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Isocrates, Panegyricus (ed. George Norlin), section 83 (search)
For what words can match the measure of such men, who so far surpassed the members of the expedition against Troy that, whereas the latter consumed ten years beleaguering a single cityA favorite comparison. Cf. 186, Isoc. 5.111-112, Isoc. 9.65. they, in a short space of time, completely defeated the forces that had been collected from all Asia, and not only saved their own countries but liberated the whole of Hellas as well? And from what deeds or hardships or dangers would they have shrunk so as to enjoy men's praise while living—these men who were so ready to lay down their lives for the sake of the glory they would have when dead
Isocrates, Panegyricus (ed. George Norlin), section 88 (search)
Then came the later expedition,The second campaign is described by Hdt. 7-9. which was led by Xerxes in person; he had left his royal residence, boldly taken command as general in the field, and collected about him all the hosts of Asia. What orator, however eager to overshoot the mark, has not fallen short of the truth in speaking of this king,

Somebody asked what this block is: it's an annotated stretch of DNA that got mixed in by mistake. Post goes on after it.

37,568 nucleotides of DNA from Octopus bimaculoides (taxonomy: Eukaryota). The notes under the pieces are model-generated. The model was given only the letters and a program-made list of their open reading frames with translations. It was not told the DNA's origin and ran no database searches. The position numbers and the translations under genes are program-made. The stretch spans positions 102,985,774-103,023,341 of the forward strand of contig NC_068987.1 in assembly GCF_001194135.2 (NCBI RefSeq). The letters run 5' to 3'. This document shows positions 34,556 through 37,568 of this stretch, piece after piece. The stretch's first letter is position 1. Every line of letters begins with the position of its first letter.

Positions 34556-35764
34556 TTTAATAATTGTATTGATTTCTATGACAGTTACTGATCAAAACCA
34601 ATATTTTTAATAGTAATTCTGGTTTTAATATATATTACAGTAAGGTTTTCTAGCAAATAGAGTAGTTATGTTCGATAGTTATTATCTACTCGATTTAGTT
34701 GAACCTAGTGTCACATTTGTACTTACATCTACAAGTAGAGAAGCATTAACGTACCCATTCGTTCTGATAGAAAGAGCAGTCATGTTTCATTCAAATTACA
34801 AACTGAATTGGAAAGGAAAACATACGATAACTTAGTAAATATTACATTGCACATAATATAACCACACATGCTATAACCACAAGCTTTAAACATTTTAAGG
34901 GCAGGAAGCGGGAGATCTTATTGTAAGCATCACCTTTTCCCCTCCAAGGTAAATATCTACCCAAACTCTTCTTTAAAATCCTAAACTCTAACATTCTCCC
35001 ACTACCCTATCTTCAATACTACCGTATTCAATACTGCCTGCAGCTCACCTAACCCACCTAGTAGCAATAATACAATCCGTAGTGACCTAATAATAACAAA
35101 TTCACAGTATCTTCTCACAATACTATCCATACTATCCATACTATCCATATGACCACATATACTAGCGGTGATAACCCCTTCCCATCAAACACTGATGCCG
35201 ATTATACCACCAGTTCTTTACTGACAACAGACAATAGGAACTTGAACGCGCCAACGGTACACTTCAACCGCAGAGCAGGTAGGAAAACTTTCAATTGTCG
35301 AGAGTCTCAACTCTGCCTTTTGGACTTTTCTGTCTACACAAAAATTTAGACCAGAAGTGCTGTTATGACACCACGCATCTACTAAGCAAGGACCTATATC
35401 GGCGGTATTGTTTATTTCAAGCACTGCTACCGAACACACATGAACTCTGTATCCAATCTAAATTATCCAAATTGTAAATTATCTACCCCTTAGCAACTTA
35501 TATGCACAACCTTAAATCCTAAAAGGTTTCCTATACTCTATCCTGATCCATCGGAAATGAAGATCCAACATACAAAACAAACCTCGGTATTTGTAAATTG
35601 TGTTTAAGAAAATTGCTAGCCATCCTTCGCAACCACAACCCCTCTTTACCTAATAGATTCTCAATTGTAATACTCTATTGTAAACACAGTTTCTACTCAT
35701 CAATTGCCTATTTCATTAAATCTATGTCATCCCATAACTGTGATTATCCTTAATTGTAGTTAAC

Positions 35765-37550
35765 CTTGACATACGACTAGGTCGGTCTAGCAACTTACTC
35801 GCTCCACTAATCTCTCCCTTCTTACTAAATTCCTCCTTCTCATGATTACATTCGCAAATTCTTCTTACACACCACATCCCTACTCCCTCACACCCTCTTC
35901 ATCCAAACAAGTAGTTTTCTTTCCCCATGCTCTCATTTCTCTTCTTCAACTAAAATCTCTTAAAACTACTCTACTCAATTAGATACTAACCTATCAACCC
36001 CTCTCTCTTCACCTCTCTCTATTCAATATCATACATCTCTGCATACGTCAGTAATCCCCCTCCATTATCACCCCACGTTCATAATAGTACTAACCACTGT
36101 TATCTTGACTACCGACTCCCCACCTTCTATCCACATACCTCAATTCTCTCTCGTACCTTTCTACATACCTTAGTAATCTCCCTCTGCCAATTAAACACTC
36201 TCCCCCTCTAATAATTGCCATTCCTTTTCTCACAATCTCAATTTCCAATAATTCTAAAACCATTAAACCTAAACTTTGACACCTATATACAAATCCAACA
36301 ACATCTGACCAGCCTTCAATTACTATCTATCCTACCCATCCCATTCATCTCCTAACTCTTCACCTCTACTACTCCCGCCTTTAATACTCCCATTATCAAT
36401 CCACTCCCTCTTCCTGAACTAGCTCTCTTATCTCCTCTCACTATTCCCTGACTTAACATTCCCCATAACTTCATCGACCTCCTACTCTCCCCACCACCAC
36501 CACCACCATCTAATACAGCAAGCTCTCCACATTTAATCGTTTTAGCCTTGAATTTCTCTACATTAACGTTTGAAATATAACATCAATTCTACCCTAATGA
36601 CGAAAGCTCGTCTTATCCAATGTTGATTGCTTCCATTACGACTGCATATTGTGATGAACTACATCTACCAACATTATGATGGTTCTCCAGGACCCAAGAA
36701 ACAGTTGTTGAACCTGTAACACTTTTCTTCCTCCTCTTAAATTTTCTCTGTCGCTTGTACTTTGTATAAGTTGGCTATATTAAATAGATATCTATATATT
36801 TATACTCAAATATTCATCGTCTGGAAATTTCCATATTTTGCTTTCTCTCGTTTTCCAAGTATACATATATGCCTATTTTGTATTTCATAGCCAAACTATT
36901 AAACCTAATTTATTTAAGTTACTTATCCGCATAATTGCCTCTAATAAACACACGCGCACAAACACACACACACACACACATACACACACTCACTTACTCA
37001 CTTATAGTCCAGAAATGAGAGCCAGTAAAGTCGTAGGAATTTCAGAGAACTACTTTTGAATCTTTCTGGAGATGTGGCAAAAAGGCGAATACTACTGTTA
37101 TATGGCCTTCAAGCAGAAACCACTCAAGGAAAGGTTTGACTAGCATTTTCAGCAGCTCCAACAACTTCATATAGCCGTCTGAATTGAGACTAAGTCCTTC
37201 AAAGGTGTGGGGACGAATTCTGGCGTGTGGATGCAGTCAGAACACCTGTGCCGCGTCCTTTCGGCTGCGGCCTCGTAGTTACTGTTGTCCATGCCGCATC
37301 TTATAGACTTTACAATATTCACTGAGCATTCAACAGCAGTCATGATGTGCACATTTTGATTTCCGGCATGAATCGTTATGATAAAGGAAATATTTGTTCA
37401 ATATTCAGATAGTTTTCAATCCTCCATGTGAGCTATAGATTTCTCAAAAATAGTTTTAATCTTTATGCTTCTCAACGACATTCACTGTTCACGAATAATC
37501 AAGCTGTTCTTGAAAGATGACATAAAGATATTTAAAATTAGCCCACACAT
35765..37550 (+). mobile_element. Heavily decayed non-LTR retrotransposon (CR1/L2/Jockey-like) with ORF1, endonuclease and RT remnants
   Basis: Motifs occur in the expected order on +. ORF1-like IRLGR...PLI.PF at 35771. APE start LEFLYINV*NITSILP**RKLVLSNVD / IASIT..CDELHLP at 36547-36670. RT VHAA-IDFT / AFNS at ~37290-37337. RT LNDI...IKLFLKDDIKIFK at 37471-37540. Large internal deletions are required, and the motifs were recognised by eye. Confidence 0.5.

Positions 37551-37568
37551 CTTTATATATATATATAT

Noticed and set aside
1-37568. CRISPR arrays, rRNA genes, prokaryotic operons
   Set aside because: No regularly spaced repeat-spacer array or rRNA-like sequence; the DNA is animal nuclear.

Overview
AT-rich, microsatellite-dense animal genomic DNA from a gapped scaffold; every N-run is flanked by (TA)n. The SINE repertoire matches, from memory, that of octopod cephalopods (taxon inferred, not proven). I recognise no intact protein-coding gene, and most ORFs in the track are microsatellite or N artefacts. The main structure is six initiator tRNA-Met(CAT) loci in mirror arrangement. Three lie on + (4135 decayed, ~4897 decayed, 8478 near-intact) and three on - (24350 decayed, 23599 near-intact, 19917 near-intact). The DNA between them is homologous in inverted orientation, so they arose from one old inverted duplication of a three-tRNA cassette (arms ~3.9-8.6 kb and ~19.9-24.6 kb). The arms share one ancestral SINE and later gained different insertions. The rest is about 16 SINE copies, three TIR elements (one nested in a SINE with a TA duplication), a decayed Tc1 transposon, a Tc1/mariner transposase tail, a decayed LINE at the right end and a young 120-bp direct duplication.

Isocrates, Panegyricus (ed. George Norlin), section 115 (search)
And, furthermore, not even the present peace, nor yet that “autonomy” which is inscribed in the treatiesAbove all, the Treaty or Peace of Antalcidas, 387 B.C. Cf. Isoc. 4.120 ff. Xen. Hell. 5.1.31, quotes from this treaty: “King Artaxerxes thinks it just that the cities in Asia, and the islands of Clazomene and Cyprus, shall belong to him. He thinks it just also to leave all the other cities autonomous, both small and great—except Lemnos, Imbros, and Scyros, which are to belong to Athens, as they did originally. Should any parties refuse to accept this peace, I will make war upon them, along with those who are of the same mind, by land as well as by sea, with ships and with money” (Trans. by Grote, Hist. ix. p. 212). See General Introduction. p. xliii, and introduction to Panegyricus. but is not found in our governments, is preferable to the rule of Athens. For who would desire a condition of things where pirates command the seasIn the absence of the Athenian fleet. and
Isocrates, Panegyricus (ed. George Norlin), section 126 (search)